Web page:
Can Britain’s jobs miracle last? One of the most remarkable features of Britain’s four-year-old downturn is the continued resilience of the labour market.
This was perhaps not so surprising in the early part of the Great Recession, when the correction was being countered by massive fiscal and monetary stimulus.
The size of the contraction set new records for the post-war period but, after the initial, Lehman-induced shock, it really didn’t feel much like a recession. Thanks to ultra-low interest rates, many households felt considerably better off, and the mass redundancies associated with previous recessions simply didn’t happen.
The past two years have been a lot tougher. Wages have struggled to keep pace with inflation and public sector job losses have been much bigger than the Office for Budget Responsibility expected when it published its initial forecasts for the UK economy back in June 2010.
Yet, to the complete bafflement of forecasters and policymakers, the jobs market has remained relatively robust, with the private sector creating far more jobs than the public sector is shedding.
Despite the worst downturn in living memory, employment is at a record high, while unemployment is “just” 8.1pc, far lower than you would expect at this stage in the cycle. Nor is this simply down to people giving up on the jobs market unemployment is defined in terms of those actually looking for work, rather than those simply not working. In fact, employment participation remains close to record levels, too, and is among the best in the G7.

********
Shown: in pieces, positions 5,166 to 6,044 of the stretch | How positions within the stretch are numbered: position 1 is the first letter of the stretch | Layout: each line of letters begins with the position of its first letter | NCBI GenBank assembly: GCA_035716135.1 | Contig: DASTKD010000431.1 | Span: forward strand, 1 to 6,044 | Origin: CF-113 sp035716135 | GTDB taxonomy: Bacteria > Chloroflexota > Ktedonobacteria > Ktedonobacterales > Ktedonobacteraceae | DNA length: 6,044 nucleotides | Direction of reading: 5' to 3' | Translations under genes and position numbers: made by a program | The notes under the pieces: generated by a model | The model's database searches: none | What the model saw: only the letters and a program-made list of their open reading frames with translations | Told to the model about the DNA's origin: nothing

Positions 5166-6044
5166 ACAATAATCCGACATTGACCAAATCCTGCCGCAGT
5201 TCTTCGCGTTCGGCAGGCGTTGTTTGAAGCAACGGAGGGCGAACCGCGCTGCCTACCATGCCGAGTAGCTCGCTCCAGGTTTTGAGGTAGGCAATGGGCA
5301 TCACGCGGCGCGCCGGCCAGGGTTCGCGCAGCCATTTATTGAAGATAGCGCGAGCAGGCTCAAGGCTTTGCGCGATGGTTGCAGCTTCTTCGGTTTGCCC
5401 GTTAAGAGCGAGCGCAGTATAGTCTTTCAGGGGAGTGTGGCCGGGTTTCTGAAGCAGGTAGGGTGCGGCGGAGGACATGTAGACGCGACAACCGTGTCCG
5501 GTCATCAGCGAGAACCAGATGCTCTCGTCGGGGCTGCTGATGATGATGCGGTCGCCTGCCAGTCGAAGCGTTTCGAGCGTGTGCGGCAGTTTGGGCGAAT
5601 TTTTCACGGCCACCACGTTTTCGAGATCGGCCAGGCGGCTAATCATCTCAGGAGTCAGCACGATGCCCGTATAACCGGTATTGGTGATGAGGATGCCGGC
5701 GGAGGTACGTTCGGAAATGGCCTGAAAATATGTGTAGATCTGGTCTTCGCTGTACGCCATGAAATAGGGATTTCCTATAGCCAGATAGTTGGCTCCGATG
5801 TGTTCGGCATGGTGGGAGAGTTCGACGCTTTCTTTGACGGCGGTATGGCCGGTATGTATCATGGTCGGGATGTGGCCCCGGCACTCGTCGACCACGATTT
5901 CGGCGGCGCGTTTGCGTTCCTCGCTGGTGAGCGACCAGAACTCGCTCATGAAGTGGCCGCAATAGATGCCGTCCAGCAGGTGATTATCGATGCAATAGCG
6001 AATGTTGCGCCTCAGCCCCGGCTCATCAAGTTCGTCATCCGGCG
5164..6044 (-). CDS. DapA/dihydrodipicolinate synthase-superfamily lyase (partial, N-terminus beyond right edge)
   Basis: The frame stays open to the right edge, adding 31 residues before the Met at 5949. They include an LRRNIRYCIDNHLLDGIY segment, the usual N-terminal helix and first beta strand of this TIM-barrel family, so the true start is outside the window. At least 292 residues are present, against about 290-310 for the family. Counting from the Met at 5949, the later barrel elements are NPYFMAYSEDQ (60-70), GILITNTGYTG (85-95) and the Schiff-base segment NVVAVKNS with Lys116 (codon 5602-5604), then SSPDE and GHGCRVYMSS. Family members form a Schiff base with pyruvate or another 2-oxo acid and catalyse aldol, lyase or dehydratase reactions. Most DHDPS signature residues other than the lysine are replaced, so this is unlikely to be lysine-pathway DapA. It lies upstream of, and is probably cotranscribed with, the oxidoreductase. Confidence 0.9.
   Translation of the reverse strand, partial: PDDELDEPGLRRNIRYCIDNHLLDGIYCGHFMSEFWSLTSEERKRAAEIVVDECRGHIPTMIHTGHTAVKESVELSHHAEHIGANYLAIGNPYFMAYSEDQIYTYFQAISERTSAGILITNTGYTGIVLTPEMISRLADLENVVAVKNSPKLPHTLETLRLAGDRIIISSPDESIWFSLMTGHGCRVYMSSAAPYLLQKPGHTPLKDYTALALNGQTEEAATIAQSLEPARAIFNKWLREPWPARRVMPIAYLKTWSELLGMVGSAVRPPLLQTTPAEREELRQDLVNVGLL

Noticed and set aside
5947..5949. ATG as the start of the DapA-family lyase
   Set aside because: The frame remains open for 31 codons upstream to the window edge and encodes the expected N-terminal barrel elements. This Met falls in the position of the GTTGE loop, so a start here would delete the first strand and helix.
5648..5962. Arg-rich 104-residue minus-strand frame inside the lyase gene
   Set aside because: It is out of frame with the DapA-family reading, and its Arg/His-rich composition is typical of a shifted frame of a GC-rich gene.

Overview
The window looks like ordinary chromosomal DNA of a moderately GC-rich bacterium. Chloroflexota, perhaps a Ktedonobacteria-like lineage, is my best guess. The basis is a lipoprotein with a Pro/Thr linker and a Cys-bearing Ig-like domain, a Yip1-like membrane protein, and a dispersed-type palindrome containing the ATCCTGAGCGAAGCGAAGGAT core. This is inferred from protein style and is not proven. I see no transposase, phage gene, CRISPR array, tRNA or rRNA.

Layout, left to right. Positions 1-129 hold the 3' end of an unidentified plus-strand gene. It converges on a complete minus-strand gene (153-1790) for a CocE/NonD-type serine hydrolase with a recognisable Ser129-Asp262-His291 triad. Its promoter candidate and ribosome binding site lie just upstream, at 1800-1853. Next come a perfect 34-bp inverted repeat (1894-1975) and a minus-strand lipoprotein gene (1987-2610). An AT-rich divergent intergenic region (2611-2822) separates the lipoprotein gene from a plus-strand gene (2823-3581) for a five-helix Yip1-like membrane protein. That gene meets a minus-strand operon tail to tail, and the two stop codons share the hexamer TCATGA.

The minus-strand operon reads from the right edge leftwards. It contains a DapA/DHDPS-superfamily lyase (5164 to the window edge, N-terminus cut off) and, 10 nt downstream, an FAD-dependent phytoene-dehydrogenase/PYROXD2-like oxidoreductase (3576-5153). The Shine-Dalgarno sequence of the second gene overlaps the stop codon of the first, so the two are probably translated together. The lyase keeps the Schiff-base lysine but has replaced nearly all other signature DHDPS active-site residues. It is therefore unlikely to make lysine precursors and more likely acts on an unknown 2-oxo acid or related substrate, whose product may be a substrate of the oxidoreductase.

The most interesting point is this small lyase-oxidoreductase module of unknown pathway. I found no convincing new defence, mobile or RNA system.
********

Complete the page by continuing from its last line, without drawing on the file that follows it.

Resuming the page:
Dig a little deeper, however, and you find that it’s not all as good as it seems. Long-term unemployment those out of work for a year or more is at its highest level since the mid-1990s. And, if the economy is smaller but employment is bigger, that means labour productivity must have suffered. This is plainly bad for competitiveness. Even taking account of the fact that real wages have been falling, relative to the US the UK has been losing competitiveness. This makes the challenge of rebalancing the UK economy away from consumption and debt towards investment, exports and saving tougher still.
What’s more, much of the jobs growth is part-time or self-employment. There may also have been a substantial temporary boost from the Olympics. This is not what most people would consider “real jobs”. Does it count as employment, for instance, if a redundant banker sets himself up as a “consultant” but in truth spends much of his time on the golf course or attempting to reconnect with his wife and children?
Looking at the breakdown of the newly self-employed, you find that an awful lot of it is in construction-related activities. Britain is spawning a whole new generation of white van man plumbers, electricians and odd job men.
Some work is always bound to be better than no work, and it is surely some kind tribute to Britain’s abiding, entrepreneurial spirit that so many people have determined not to let the recession defeat them. In this regard, they are greatly helped by the internet, which has made it much easier to match producers with consumers than it has been in the past. This is the first internet recession and already it’s defying previous norms.
Other possible explanations for the relatively buoyant labour market include that there may not actually have been a double-dip recession at all. When it comes to the first estimates of GDP, the UK’s Office for National Statistics has become something of a random number generator.